6 achieving woman to live out her achievement orientation to a large degree and at the same time allay some of her fears about the negative consequences of being a successful woman in our society. As long as she maintains the notion that she is not bright, she imagines that she can avoid societal rejection. Therapy Evidence of the impostor phenomenon has typically emerged after an individual has been in a group or individual psychotherapy for several sessions. It is rarely stated as the presenting problem since it is a well-guarded secret, which is not shared immediately. The "imposter" is so convinced her belief is correct that nothing could be done to change it anyway. She also believes that if she revealed her assumed unique feelings of phoniness she would meet with criticism or at least very little understanding on the part of others. It is generally her anxiety about achieving a particular goal, which leads her to disclosed feelings of intellectual phoniness. A multi-modal therapy in which several therapeutic approaches are used concurrently seems most effective in altering the impostor belief in a client. A group therapy setting or an inter-actional group in which there are some other high achieving women experiencing the impostor phenomenon is highly recommended. If one woman is willing to share her secret, others are able to share theirs. They are not astonished and relieved to find they are not alone. A group setting is also valuable because one woman can see the dynamics in another woman and recognize the lack of reality involved. Mary cannot believe that Jane thinks she is stupid. After all, Jane has a PhD from an outstanding university, is a respected professor, and is obviously bright. In a group setting, the ways in which an individual negates positive feedback and maintains her belief system emerge in clear relief and can be brought to the attention of the client. The client needs to become aware of the superstitious, magical aspects of her impostor belief and must consciously experiment with changing her ritualistic behaviors. For example, she is encouraged to study for an exam with the expectation, "I will do well on this exam" rather than, "I may fail." When she is able to succeed without the self-doubting beforehand, she has made a major breakthrough in undoing her ritual of predicting failure. Weekly homework assignments to practice new ideas about the self as well as to decrease compulsive work habits (which perpetuate "effort" attributions) can also be very useful. However, we have found that such assignments must be suggested in small, incremental steps. Since the old phoniness feelings and hard-work habits are so powerfully associated with at least overt success, trying to give them up too quickly, before other attitudes and habits have been experienced as personally more satisfying, can result in acute anxiety and/or reversion to the relative security of old ways. One effective Gestalt experiment is to have the client recall all the people she thinks she has fooled, to tell them in fantasy how she conned or tricked them, and to have her imagine out loud how each person would respond to her. "I did not give you an award in English because you charmed me. I did like you as a person but I honored you for your outstanding work," or "I'm angry that you think I'm so stupid that I can't judge competence when I see it," or "I don't like your negating me and my opinions." A helpful homework assignment is to have the client keep a record of positive feedback she receives about her competence and how she keeps herself from accepting this feedback. After she becomes aware of how she denies compliments, she is instructed to experiment with 6

7 doing the opposite -- to listen, to take in the positive response, and to get as much nourishment as possible out of it. Another producuive Gestalt technique is to have the client role-play the opposite of "I'm not bright," i.e., to have her act out being bright, feeling it and expressing it in the presence of the group or therapist. Reactions to this role play are varied. Frequently a woman gets in touch with and is able to reveal a heretofore hidden fantasy that she is special and outstanding -- a facet of the self-image that lurks beneath the overriding feeling of self-doubt. She can then work through the fears and guilt that accompany the fantasy of specialness and can move toward a realistic and self-affirming view of her own abilities, neither overestimating nor underestimating them. This role play helps some women confront their fears of success. This usually happens when a client is particularly resistive to the exercise, having difficulty acting out such an "arrogant" position. Through confronting her resistances to the exercise, the client confronts her catastrophic fantasies about the consequences of being successful. She may discover she is frightened that others would consider her exhibitionistic, snobbish, or unfeminine. Such fears are often accompanied by memories of concrete experiences, such as being kidded by other children when teachers singled her out for outstanding work or being shunned by boys who felt intellectually inferior. In taking the stance of being bright and capable, many women experience a rewarding sense of their personal power. If, as is often the case, they receive applause from other group members for such self-affirmation, their fears about acknowledging their brightness begin to subside. For a woman who has used charm and/or intellectual flattery to gain approval from authority figures, much time is spent on increasing awareness of those times when she is being phony -- when she does or says something she does not want to in the hope of gaining approval. She is encouraged to risk "being herself" and seeing what happens. Usually the catastrophic expectations do not occur. Also, by eliminating approval-getting behaviors, the woman can begin to accept compliments from others regarding her intelligence as being "real" and can internalize the external reinforcement she does receive. In the course of therapy, these clients are also encouraged to seek out people who will support them in their struggle to be authentic and not to depend on those who would be threatened by their abilities and achievements. As a result of a combination of such therapeutic interventions in conjunction with a commitment to change, a high achieving woman who has previously considered herself an impostor begins to allow herself to state and feel, "I am intelligent. I have learned and achieved a tremendous amount. It is all right for me to believe in my own intellectual abilities and strengths." She begins to be free of the burden of believing she is a phony and can more fully participate in the joys, zest, and power of her accomplishments. References Broverman, I.K.; Vogel, S.R.; Broverman, D.M.; Clarkson, F.E. & Rosenkrantz, P.S. Sex role stereotypes: A current appraisal. Journal of Social Issues , Deaux, D. Sex and the attribution process. In J.H. Harvey, W.J. Ickes & R.F. Kidd (Eds.). New directions in attribution research. Vol. 1. New York: Halsted Press Division, Wiley pp Horner, M.S. Toward an understanding of achievement -- related conflicts in women. Journal of Social Issues , Maccoby, E.E. Woman's intellect. In S. M. Farber and R. H. L. Wilson (Eds.). The Potential of Woman. New York: McGraw-Hill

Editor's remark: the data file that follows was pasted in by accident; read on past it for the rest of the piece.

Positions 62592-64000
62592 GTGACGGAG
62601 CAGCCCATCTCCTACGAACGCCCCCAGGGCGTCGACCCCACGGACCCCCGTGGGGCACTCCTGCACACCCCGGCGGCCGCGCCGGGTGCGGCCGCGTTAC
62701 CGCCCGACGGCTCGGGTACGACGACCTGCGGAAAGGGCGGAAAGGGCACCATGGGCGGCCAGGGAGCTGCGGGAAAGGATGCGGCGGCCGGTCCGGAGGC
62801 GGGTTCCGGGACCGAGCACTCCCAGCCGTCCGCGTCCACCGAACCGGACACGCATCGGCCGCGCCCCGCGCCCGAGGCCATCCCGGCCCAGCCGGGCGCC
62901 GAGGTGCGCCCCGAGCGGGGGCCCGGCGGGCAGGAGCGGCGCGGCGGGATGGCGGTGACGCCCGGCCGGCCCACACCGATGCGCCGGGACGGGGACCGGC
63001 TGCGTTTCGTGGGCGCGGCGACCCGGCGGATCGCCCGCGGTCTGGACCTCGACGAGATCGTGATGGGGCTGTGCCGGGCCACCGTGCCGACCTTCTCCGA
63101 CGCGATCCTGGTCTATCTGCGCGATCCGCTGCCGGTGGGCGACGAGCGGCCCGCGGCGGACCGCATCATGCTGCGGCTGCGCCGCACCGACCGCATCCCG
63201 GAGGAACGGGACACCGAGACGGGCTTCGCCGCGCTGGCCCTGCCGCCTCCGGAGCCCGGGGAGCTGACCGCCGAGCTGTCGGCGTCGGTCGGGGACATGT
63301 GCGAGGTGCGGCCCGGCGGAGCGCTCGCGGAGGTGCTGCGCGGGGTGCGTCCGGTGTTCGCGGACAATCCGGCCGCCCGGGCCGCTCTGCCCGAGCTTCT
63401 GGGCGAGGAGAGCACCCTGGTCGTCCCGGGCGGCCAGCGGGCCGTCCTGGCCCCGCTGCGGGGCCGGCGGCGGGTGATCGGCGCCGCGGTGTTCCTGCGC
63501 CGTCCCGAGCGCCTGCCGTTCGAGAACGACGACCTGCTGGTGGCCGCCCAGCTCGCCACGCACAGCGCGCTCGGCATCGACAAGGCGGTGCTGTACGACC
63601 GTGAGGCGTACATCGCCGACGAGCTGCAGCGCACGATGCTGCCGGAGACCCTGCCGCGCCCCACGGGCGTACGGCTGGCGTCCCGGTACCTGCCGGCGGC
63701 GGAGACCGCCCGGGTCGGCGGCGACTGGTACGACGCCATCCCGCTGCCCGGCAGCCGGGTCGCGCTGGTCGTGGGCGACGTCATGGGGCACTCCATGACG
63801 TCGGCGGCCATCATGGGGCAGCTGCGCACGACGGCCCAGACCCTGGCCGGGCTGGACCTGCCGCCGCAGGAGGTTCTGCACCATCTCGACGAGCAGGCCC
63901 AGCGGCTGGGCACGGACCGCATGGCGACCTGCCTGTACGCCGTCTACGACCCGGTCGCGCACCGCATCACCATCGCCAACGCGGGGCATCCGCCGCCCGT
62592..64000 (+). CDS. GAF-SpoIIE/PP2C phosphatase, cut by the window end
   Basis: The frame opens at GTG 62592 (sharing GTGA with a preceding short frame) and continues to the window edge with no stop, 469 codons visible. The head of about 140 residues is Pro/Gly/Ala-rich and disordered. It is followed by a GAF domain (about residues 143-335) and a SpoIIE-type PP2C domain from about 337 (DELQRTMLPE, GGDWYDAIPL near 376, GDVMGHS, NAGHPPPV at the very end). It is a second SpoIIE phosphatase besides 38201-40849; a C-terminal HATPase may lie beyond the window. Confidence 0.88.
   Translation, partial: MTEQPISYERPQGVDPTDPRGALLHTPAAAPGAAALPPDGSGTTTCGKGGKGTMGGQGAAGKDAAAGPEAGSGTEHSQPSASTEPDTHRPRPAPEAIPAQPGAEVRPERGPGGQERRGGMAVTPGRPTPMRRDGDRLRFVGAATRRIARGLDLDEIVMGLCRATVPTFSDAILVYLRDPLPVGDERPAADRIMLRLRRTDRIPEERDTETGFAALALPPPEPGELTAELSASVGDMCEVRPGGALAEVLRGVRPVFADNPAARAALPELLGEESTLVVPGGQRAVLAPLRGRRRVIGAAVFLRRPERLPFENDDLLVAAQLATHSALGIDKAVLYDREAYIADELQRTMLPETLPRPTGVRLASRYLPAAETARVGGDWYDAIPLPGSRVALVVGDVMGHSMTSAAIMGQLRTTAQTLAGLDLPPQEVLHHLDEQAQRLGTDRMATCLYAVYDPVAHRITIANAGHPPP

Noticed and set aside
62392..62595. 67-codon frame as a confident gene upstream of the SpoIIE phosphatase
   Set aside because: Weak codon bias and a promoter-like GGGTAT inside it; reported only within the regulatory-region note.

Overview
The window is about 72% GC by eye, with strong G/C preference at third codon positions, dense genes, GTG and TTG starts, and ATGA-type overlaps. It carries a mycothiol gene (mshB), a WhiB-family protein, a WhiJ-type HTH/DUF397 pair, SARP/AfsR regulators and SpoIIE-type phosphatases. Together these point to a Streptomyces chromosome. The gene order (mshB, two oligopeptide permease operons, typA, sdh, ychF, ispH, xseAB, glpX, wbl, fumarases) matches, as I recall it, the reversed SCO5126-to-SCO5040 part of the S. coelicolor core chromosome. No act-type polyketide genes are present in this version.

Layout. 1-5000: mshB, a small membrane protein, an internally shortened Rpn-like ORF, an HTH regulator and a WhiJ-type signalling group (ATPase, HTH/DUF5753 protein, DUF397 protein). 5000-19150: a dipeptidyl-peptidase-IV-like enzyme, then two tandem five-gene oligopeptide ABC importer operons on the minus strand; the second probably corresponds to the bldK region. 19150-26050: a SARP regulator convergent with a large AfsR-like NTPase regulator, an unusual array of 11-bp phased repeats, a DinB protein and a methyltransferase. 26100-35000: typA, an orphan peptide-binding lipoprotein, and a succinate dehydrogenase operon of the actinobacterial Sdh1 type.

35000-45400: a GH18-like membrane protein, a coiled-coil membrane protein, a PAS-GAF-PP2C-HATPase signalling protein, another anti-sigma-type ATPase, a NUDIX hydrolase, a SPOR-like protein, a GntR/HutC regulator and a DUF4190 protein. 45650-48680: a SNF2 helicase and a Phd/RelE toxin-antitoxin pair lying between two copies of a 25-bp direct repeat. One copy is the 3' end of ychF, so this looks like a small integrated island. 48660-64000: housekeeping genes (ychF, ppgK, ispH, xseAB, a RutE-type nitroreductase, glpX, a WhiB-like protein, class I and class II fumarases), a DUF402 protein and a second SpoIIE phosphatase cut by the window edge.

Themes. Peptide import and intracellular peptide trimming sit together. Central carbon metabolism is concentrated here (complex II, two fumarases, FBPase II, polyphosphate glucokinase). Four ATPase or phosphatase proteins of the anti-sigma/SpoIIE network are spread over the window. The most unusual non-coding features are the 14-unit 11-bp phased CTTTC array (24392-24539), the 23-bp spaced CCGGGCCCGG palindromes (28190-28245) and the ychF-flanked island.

8 Mead, M. Male and Female. New York: Morrow, Also, New York: Dell, (Laurel Ed.), Nicholls, J.G. Casual attributions and other achievement-related cognitions: Effects of task outcome, attainment value and sex. Journal of Personality and Social Psychology , Rosenkrantz, P.S.; Vogel, S.R.; Bee, H.; Broverman, I.K. & Broverman, D.M. Sex-role stereotypes and self-concepts in college students. Journal of Consulting and Clinical Psychology ,